The very tools that we are given to help motivate us are the very ones that can help break our self-esteem down. What is our self-image and our self-esteem worth in a world that is itself in a conundrum? We’re told to define ourselves within a niche box. We’re encouraged to strive to be like the ones who flaunt their self-molded image, and at the same time we’re told that they are the few and far between. So we end up running ourselves in a circle, constantly grasping for something that we’re told everyone should display proudly before being slapped on the wrist for that same thing. We’re told to be healthy, then given an image that makes us ill while trying to strive for it.

I do not know the original publisher, but one of my favorite conversations I came across on Pinterest says this:
“I asked my friend what defines him. He replied, “Nothing. A definition excludes the possibility for change.”
We are constantly changing, evolving who we are. In all honesty, we cannot fit ourselves neatly into one box or niche. It gets messy when we try to. We cannot define ourselves by one set of rules. Even the experts agree that a healthy diet needs some leeway and cannot be completely one way without the allowance for diversion. Maybe that’s the solution for self-esteem. I am an adult, a mother to two children, but inside I am also an imaginative child who longs to fly away to Never, Neverland or to find a secret fairy garden hidden in the wall of shrubs in my backyard. Maybe complete self-esteem can only come when we allow ourselves to be placed in multiple boxes. Rules cannot define us because one rule of who we are may contradict another rule of an equally real part of us.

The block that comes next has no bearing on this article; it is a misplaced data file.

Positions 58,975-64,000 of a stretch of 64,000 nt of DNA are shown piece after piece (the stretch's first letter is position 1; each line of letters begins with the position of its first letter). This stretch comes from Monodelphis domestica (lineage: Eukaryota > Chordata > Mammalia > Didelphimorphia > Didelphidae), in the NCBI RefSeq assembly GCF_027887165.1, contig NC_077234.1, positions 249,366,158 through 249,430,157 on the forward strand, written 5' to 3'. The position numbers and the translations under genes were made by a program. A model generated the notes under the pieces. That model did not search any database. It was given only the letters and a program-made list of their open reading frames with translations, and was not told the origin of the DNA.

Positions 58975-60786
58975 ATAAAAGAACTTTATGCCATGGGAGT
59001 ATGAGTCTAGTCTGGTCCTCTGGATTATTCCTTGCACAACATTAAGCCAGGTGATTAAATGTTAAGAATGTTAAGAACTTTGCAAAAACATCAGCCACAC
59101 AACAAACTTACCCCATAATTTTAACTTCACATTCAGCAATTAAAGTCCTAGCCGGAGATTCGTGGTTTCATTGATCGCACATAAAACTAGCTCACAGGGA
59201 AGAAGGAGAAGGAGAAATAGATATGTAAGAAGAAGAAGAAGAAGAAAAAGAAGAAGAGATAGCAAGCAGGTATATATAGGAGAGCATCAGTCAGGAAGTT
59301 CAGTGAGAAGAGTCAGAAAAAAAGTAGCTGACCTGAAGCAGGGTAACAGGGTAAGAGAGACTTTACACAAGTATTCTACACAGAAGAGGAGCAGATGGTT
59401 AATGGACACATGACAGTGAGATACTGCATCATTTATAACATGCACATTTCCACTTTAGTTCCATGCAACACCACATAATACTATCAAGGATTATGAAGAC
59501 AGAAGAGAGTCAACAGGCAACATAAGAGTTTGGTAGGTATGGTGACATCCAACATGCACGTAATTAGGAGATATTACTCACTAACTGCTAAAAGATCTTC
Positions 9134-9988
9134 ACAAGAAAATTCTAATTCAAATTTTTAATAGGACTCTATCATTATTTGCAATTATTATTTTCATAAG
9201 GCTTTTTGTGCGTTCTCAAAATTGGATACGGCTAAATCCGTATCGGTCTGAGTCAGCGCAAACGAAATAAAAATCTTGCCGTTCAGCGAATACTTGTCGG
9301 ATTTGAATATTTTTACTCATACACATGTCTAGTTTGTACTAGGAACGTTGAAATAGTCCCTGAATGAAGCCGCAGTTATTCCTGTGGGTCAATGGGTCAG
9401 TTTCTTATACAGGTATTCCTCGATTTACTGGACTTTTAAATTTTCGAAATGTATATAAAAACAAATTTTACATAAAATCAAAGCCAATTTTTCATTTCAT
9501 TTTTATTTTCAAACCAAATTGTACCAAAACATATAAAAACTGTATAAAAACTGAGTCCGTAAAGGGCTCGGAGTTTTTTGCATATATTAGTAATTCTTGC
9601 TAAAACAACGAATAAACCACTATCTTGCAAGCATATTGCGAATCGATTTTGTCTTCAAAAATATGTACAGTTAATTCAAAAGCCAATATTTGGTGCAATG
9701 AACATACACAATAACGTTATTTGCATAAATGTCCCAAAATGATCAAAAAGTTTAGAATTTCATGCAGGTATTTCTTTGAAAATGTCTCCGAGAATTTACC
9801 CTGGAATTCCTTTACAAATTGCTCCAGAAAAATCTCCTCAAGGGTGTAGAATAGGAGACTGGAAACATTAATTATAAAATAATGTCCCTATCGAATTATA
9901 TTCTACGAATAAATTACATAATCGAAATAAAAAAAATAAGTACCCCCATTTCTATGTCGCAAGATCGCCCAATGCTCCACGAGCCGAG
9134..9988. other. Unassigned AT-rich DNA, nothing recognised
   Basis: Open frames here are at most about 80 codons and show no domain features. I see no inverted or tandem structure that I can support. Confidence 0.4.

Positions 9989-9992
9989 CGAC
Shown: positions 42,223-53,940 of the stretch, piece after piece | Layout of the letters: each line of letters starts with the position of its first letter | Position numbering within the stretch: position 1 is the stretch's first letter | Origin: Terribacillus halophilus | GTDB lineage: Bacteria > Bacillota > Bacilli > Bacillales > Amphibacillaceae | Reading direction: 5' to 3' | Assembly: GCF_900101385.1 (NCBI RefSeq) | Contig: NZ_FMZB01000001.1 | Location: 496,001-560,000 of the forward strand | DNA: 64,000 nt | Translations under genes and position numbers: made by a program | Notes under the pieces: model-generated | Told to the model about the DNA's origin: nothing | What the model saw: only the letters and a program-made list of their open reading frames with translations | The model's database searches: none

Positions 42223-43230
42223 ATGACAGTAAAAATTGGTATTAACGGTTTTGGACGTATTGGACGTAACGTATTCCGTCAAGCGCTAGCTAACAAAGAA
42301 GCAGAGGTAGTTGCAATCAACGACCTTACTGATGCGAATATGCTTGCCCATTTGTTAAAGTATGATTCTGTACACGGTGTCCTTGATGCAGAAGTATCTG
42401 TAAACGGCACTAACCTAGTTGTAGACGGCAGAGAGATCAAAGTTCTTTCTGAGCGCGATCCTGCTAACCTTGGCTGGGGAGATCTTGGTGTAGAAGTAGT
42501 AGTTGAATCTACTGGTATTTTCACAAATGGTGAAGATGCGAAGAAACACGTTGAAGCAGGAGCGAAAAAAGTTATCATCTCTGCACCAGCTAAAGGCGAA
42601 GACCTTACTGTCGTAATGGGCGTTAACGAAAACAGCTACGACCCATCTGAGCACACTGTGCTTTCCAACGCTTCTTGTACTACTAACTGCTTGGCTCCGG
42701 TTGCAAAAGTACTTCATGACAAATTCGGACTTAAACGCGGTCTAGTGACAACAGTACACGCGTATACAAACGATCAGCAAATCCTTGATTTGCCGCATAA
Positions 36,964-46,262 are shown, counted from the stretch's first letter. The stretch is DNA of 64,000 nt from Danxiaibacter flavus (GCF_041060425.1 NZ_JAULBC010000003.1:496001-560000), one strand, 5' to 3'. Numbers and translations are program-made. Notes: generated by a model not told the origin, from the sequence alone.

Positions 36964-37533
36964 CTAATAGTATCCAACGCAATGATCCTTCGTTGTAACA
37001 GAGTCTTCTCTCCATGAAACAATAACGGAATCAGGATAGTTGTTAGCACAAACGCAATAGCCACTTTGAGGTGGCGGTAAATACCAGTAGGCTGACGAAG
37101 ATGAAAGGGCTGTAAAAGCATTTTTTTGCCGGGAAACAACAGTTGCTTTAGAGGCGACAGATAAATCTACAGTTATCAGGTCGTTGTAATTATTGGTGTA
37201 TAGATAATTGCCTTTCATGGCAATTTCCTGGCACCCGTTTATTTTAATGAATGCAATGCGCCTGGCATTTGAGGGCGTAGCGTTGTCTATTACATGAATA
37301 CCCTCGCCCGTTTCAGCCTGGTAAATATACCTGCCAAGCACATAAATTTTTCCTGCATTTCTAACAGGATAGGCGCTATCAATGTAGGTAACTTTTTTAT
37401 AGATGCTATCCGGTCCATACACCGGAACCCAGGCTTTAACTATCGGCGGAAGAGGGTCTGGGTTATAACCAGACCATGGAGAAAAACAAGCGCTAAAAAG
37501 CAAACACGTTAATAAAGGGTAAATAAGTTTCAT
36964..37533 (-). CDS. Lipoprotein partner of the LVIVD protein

What will it take for you to look in the mirror and smile because you are authentically happy with yourself?

So, who are you? What does it take to be yourself, to be happy with yourself? Is it time to maybe stop searching out those motivational quotes with the envious images? Is it time to face a fear and make a change to yourself that you’ve always wanted to make but never have for whatever reason? Is it time to cut someone from your life because their voice is the one you hear in the back of your mind telling you why you shouldn’t express a certain piece of yourself? Is it time to post that image of yourself that you love but you’ve held back because you’re afraid people will react negatively? Maybe it is, because for every negative reaction there might be a positive one, too. There might be someone out there who needs to see that it’s okay to embrace all of you, with every box and niche you belong to. What will it take for you to look in the mirror and smile because you are authentically happy with yourself?

When you express what makes you happy on the inside, you’ll find yourself happier on the outside, too. That is where you’ll find your self-esteem. Not from an outside source where you have to fit into the definition of someone else’s rules, spoken or otherwise. You’ll find it in learning how you define yourself and then expressing it somehow. So yeah, maybe I won’t be tromping around in the backyard loudly pretending to be a pirate princess. That doesn’t mean I can’t kick my kids and husband out of the house for a night and pretend its my castle with all kinds of intrigue and secrets hiding away. Maybe I’ll write a post all about it one day.

Just call me Queen of Crazy-town

Just because you’re not quite ready to show the world who you are on the inside, doesn’t mean you need to suppress yourself. Find out who you are, work towards being happy with yourself–away from the opinion of others if need be. Build your self-confidence and self-esteem, then step into the light and help others find their way, too. The one rule about self-esteem that should always be kept: You make the rules for yourself and hold the key to your own happiness, no one else’s.